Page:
It's not the orthodox cloud-thinking, but you're often best off processing at the point of creation (or ingestion). Normalize the data as much as you can, (probably) compress, and send as close to the target as possible.
If you grab the data, send elsewhere, transform <repeat>... it all gets slow and expensive pretty quickly. Also a headache to manage failures.
This is especially true if you're using BigQuery. Stage your near-raw data into BigQuery and then use it's muscle as much as you can. A classic example here might be de-duplicating data. A painful prospect for many distributed systems, but pretty easy on the BigQuery side.
This is all especially true for time-series data. With BigQuery time partitions you can keep the queries fast (and the costs reasonable).
Also limits the range of technologies and languages you need to wrangle too.
1: Choosing your data format and compression approach can make a huge difference.
ClickHouse can even ingest directly from Kafka (courtesy of Cloudflare - http://github.com/vavrusa contributed it).
> Data transfer is free. AWS does not charge for data transfer from your data producers to Amazon Kinesis Data Streams, or from Amazon Kinesis Data Streams to your Amazon Kinesis Applications.
That sounds like it's sonly free to Amazon Kinesis Applications (== inside AWS).
And on  it says:
> If you use Amazon EC2 for running your Amazon Kinesis Applications, you will be charged for Amazon EC2 resources in addition to Amazon Kinesis Data Streams costs.
So that sounds like you will eventually pay the normal egress cost of EC2.
Amazon Kinesis Application does not imply EC2. They use on-prem examples in a few Re:Invent presentations. It is just an HTTP API like most everything else within Amazon. You will see other services spell out their bandwidth out charges much more clearly.
I wasn't involved on the project but a major Telecoms company i was at was prototyping scanning for mobile devices on their provided home routers. If they didn't recognise a mibile as being on their network they would then target you with mobile deals. Devs saw the issues with this, essentially scanning your home network from their routers and sending the data back to be processed. Managers found Apple's mac address rotation annoying and lost the point why Apple do it.
Unfortunately besides quitting the job devs on the project don't have a say as they don't have the power or say in the final decisions at these companies. It's easy to say you would quit but it's harder when you have a mortgage, wife and kids for example.
Good article none the less.
We talked with a famous analytics company and they gave us a quote of 1 million yearly to work with us. So how did we get it down from 1m to 35k?
We pretty much do the thing the article suggests (roll-ups section). We compute data hourly. Alongside with the hourly computation we also dump some extra data that can be used to compute numbers for the day (eg unique user ids, from unique user ids per hour), then from the day we get per week and then per month. We also have less moving pieces (our stack is way more traditional), and we manage our own hardware (key for keeping costs down)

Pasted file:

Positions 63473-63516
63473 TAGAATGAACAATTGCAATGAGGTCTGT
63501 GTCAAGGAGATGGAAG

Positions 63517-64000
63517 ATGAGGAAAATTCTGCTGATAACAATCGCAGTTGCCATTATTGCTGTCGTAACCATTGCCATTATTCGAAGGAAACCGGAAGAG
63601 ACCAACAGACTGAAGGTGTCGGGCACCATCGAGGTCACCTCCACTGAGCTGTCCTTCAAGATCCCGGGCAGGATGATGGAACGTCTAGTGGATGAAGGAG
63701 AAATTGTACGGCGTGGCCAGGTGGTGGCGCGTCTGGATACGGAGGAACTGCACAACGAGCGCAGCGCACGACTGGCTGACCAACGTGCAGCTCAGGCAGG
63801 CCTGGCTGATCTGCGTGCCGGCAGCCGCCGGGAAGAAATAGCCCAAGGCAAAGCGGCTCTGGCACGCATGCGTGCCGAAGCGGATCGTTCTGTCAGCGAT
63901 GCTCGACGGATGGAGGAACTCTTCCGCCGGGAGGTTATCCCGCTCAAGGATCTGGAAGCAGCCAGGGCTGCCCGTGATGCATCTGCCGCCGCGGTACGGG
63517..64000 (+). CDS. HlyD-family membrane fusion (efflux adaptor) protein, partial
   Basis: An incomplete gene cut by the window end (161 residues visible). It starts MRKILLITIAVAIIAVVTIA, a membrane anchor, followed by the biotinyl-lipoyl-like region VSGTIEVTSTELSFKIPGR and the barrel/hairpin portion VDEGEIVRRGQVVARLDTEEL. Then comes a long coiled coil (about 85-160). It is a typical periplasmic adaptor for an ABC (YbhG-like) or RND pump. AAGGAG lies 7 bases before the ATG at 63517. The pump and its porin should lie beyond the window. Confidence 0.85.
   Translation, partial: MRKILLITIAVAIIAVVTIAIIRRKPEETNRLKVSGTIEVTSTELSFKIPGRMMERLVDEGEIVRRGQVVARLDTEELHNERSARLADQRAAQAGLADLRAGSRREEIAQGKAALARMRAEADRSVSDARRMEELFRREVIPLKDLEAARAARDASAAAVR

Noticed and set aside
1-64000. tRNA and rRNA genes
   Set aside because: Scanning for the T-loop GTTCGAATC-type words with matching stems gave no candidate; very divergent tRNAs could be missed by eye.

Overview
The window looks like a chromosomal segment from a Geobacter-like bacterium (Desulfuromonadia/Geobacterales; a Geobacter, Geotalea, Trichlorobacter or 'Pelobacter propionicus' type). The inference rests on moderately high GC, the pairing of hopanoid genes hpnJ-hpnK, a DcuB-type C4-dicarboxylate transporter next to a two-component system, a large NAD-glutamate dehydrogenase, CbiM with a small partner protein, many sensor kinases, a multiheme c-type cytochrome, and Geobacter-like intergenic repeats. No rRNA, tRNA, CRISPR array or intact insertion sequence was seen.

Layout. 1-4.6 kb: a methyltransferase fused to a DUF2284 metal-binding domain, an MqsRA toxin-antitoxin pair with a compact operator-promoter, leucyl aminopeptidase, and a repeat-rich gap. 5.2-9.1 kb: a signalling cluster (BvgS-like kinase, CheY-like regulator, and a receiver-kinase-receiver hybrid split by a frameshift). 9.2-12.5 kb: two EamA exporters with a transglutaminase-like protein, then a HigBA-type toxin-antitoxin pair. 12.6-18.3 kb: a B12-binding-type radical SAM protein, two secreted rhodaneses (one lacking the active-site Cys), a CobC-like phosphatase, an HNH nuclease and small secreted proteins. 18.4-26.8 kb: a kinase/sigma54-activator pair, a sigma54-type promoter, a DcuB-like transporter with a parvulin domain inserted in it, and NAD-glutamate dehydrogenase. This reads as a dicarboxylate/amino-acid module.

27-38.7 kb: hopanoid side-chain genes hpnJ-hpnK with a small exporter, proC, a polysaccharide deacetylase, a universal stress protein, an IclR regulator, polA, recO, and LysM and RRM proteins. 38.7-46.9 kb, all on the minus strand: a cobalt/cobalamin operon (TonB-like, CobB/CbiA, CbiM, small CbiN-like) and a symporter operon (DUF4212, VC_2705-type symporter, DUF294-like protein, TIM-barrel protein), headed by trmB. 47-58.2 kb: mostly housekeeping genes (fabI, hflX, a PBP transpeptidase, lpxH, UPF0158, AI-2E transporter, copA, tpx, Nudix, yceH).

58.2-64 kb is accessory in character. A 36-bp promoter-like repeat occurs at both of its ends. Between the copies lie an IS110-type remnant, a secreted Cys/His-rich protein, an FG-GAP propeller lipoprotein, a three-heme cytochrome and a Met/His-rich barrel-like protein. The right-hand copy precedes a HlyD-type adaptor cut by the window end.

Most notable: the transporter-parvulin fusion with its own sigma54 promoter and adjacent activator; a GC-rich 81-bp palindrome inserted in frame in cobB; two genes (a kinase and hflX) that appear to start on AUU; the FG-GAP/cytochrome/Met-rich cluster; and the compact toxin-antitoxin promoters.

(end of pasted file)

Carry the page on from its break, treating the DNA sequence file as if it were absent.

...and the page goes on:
When you get data back from the system you only hit the pre-computed cache, no query touches the main system from the dashboards. We only allow queries running in a 30 minute window to run on the live system - to ensure that no crazy load is going to be built on top of it and we use that to mostly catch anomalies on the real time data. (our parsing time is good too, between 10 seconds and 1 minute compared to the 2-30 minutes the article gives).
However this is the "You are alive but you 're not living" angst of analytics. All the data is there, but you cannot freely prod it for answers and patterns. If you want to get an answers about past data, you need to go through an overly complex process of raising a new cluster and ingesting old backups, multiple times, then waiting for a few days. It get's relatively expensive, slow and at times will demoralize you and make you back off from getting the answers you need. You could try keeping a smaller cluster that only gets % percent of the data (eg only 2%) for finding trends, drawing heatmaps etc and that one can run in realtime but your CEO will say that's a stupid idea to your face and it's realtime-all or nothing.
You might say that's a situation you can live with provided the absolutely insane cost savings, but when the company goes at a nicer retreat for only a selective elite few that easily costs 20k, or runs an over the top kitsch open party party/recruiting that costs 80k, and you are being dragged into a meeting on a monday morning and confronted; Why did the "3k per month-3 billion requests per day" system cost 6k this month? (because we had multiple clusters in parallel computing historical data for the past 6 months that you asked for). You just get bitter you didn't give the analytics company the 1 million they asked for and be done with it.